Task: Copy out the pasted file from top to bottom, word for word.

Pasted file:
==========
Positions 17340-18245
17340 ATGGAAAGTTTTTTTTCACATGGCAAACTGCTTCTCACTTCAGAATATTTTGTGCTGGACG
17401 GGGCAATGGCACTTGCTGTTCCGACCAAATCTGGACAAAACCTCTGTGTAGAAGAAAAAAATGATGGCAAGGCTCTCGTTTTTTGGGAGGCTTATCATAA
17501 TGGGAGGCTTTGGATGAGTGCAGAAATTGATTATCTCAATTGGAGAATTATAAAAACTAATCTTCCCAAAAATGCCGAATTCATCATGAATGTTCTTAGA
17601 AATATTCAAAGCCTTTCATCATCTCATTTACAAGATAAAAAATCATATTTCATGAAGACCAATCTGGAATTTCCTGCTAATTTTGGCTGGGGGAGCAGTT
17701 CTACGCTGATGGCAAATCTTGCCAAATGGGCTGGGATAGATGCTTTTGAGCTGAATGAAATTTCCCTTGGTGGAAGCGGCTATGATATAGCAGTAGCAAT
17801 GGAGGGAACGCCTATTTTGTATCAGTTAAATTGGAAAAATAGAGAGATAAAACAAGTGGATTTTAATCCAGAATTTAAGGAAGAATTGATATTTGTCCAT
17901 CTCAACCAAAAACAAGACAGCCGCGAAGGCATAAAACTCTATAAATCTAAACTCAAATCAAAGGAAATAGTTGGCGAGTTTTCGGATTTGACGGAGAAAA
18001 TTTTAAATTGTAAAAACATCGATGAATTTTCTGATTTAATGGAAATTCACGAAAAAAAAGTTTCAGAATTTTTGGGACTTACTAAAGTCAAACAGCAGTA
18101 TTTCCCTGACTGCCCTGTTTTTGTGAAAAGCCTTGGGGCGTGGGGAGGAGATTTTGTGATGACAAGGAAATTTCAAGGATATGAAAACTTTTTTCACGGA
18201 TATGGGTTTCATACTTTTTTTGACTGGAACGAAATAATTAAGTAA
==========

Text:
Positions 17340-18245
17340 ATGGAAAGTTTTTTTTCACATGGCAAACTGCTTCTCACTTCAGAATATTTTGTGCTGGACG
17401 GGGCAATGGCACTTGCTGTTCCGACCAAATCTGGACAAAACCTCTGTGTAGAAGAAAAAAATGATGGCAAGGCTCTCGTTTTTTGGGAGGCTTATCATAA
17501 TGGGAGGCTTTGGATGAGTGCAGAAATTGATTATCTCAATTGGAGAATTATAAAAACTAATCTTCCCAAAAATGCCGAATTCATCATGAATGTTCTTAGA
17601 AATATTCAAAGCCTTTCATCATCTCATTTACAAGATAAAAAATCATATTTCATGAAGACCAATCTGGAATTTCCTGCTAATTTTGGCTGGGGGAGCAGTT
17701 CTACGCTGATGGCAAATCTTGCCAAATGGGCTGGGATAGATGCTTTTGAGCTGAATGAAATTTCCCTTGGTGGAAGCGGCTATGATATAGCAGTAGCAAT
17801 GGAGGGAACGCCTATTTTGTATCAGTTAAATTGGAAAAATAGAGAGATAAAACAAGTGGATTTTAATCCAGAATTTAAGGAAGAATTGATATTTGTCCAT
17901 CTCAACCAAAAACAAGACAGCCGCGAAGGCATAAAACTCTATAAATCTAAACTCAAATCAAAGGAAATAGTTGGCGAGTTTTCGGATTTGACGGAGAAAA
18001 TTTTAAATTGTAAAAACATCGATGAATTTTCTGATTTAATGGAAATTCACGAAAAAAAAGTTTCAGAATTTTTGGGACTTACTAAAGTCAAACAGCAGTA
18101 TTTCCCTGACTGCCCTGTTTTTGTGAAAAGCCTTGGGGCGTGGGGAGGAGATTTTGTGATGACAAGGAAATTTCAAGGATATGAAAACTTTTTTCACGGA
18201 TATGGGTTTCATACTTTTTTTGACTGGAACGAAATAATTAAGTAA